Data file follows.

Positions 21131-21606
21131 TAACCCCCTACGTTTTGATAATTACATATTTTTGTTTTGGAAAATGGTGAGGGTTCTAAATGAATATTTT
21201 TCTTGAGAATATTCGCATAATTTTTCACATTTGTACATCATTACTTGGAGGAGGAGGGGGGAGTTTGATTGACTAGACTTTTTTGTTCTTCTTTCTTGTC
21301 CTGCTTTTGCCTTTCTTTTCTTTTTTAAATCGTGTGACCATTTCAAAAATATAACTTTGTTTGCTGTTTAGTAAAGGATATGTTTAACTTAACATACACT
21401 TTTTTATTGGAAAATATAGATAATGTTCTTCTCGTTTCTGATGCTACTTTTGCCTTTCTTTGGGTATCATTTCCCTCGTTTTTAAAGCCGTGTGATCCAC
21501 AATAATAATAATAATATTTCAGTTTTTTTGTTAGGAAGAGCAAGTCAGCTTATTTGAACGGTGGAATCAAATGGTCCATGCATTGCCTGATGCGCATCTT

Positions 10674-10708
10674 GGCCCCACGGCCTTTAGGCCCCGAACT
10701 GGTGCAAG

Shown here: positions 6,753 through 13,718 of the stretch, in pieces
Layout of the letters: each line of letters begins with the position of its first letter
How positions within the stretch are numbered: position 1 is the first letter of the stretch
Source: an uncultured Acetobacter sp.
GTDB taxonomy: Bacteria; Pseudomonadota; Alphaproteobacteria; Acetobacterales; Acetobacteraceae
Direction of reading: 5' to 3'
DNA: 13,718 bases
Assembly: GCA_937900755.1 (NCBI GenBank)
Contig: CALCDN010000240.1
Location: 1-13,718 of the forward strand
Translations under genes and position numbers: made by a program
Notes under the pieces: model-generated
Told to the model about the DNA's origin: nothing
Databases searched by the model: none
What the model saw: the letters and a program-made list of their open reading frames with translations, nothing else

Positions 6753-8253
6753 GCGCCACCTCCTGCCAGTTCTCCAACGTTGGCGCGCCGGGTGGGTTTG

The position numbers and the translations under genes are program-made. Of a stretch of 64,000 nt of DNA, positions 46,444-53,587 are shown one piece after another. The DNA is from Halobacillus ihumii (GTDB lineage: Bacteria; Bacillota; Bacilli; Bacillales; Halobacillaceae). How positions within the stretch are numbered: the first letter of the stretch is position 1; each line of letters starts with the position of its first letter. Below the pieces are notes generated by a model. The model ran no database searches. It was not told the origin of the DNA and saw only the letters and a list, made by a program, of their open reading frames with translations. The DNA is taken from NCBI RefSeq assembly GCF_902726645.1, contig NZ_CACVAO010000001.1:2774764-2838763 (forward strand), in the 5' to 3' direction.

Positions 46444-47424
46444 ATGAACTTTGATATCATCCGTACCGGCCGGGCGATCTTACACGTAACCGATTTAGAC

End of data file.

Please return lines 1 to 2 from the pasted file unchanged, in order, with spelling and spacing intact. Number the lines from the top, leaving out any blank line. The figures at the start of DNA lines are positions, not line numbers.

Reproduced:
Positions 21131-21606
21131 TAACCCCCTACGTTTTGATAATTACATATTTTTGTTTTGGAAAATGGTGAGGGTTCTAAATGAATATTTT